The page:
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Inter Press Service

Himalayas Unsettled by Melting Glaciers, More Avalanches

Bhuwan Sharma

The Tso Rolpa glacial lake in central Nepal has grown due to the faster melting of snow with global warming. (Credit:Kishor Rimal/IPS)

KATHMANDU - For the last two climbing seasons, Dawa Sherpa has missed
scaling the summit of Mt Everest. But the climate ambassador
for the World Wildlife Fund (WWF) and two-time Everest
summiteer may not be relishing the thought of bearing witness
once more to the impact of rising temperatures on the world’s
highest peak.

Indeed, he says that even making one’s way just up to
Base Camp, which lies at an altitude of 5,380 metres, can
already give one the dismal view of the devastation climate
change is wreaking.

"Snow cover in the mountains is decreasing, crevasses are
opening up in the glaciers," says Dawa. "Avalanches (have
been) occurring frequently (in) the past two years."

In 2010, one of his Sherpa staff lost his life to an
avalanche. Dawa also recalls Appa Sherpa, the 20-time
Everest summiteer who has been climbing Everest since 1990,
as saying last year that he has seen small puddles of water
even at an altitude of 8,000 metres.

Snow and glaciers cover about 10 percent of the area of
Nepal, where about 10 percent of the stream flows can be
traced back to the glaciers.

Melting glaciers and receding snowlines, however, are
just among the many manifestations of climate change in this
tiny Himalayan nation.

Ministry of Forests and Soil Conservation Joint Secretary
Dr Jagadish Chandra Baral shares with IPS a striking example
of how climate change has been affecting Nepal’s
horticulture sector.

"The apple-growing belt in the Mustang district is
gradually shifting to higher altitudes," says Baral, who
writes frequently on climate change, because warming
temperatures have resulted in their fruits getting worms.
"People there claim that while they could easily produce
healthy apples as low as Lete (2,480 metres) until a few
years ago, the apples now tend to catch worms even in higher
altitudes like Larjung (2,550 metres), Kobang (2,640 metres)
and Marpha (2,670 metres)."

Mustang is located near the Tibet border. Recently, a
village there was dubbed as Nepal’s first ‘climate refugee

Efforts are now underway to resettle the entire village
of Dhe to a lower area of Mustang. Among other things, the
sources of water there are drying up, while the flora in and
around the area have been vanishing fast, leaving the
villagers’ cattle herds and other grazing animals with
little to eat.

According to the English-language national daily
‘Republica’, which broke the news about Dhe in June, "(a)
total of 150 people (23 households) …are being shifted due
to the adverse impact of climate change on the livelihoods
of the poor in the village".

"Dhe village has been facing an acute shortage of water
for irrigation over the last six to seven years," it added.
"The irrigated land over the period has also been reduced to
less than 50 percent and animal husbandry (particularly goat
keeping) has declined by 40 to 45 percent.


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The irony is that Nepal itself is said to contribute next
to nothing to climate change, which is traced by experts to
greenhouse gas emissions of countries around the world.

China and India, which sandwich Nepal, in fact happen to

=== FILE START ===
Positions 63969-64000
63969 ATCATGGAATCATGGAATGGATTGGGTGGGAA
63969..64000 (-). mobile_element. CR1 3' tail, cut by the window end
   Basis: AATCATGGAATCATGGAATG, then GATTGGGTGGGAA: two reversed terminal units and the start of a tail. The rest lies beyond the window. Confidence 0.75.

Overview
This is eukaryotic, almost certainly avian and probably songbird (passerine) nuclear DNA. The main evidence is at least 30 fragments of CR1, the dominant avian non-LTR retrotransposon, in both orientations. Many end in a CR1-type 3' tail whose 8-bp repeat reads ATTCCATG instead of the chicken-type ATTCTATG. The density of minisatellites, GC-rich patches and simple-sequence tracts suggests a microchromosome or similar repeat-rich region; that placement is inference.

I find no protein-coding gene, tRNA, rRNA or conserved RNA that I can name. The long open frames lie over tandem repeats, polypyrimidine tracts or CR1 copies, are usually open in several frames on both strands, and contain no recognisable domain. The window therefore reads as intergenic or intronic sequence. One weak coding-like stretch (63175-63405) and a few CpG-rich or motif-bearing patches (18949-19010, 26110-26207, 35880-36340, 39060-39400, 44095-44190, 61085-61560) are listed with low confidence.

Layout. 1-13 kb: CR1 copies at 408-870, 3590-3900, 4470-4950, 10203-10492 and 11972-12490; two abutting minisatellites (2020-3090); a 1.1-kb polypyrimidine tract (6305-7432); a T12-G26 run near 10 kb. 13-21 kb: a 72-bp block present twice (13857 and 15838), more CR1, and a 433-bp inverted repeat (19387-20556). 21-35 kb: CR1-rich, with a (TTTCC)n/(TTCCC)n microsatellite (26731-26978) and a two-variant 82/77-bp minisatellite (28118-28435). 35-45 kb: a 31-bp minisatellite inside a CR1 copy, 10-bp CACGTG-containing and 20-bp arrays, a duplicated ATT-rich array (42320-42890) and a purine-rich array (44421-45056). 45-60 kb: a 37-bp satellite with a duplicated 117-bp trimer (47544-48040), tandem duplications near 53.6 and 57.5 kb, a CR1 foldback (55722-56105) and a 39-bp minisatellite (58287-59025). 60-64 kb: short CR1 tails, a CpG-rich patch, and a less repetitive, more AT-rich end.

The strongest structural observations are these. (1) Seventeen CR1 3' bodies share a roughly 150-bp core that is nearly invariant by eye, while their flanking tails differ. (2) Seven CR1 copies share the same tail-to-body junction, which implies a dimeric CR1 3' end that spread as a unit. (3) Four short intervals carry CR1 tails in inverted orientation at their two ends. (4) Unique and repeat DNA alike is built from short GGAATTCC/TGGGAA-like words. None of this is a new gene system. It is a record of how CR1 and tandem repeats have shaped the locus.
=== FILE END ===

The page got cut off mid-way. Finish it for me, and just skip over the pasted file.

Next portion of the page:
be two of the world’s fastest industrialising and highest
carbon dioxide-emitting countries.

Earlier in 2010, though, those who have expressed doubt
that climate change is real had a field day when the United
Nation’s Intergovernmental Panel on Climate Change (IPCC)
announced it had made a mistake in saying the Himalayan
glaciers may be gone by 2035. The climate-change sceptics
took this as yet another piece of evidence that much of what
had been said of the global phenomenon had been nothing but
hysterical hype.

But IPCC has clarified that while it had made an error on
the date, it did not make a mistake about the melting away
of the Himalayan glaciers.

Madan Shrestha of the Nepal Academy of Science and
Technology also remarks, "We have ample scientific evidence
to prove that climate change is causing the Himalayan
glaciers to retreat."

Shrestha has been studying Nepal’s glaciers since 1974,
when he was a part of the Glaciological Expedition to Nepal
(a joint effort of Japan and Nepal).

He says that he was shocked beyond belief to see a
picture taken in October 2009 of the Yala glacier (5,100
metres to 5,700 metres) in Lamtang area in central Nepal.
Comments Shrestha: "The photograph was evidence of the fact
that the glacier’s mass had decreased and there was a
significant terminus retreat."

A comparative analysis of photographs taken during
different time periods clearly reveals that the fate of
other glaciers such as AX010 (4,950 metres to 5,390 metres)
glacier in Shorong mountain in East Nepal is no different,
he adds.

Shrestha says, though, that since Nepal’s contribution to
global climate change is minimal, there is not much it needs
to do in terms of mitigation. "As a token response to
international efforts we should voice our willingness to be
a part of mitigation efforts," he says, "but our focus has
to be on adaptation".

By that, he means introducing heat-resistant crop
varieties and working to strengthen the dam structures so
that they can withstand increased water pressure, among
other thing. He says that Nepal can take a cue from
Bangladesh, which has already introduced a flood-resistant
variety of rice.

"It is high time we factored in climate change in our
development discourse," says Shrestha. "This has simply been
not happening."

*This IPS story is part of a series supported by the Climate
and Development Knowledge Network

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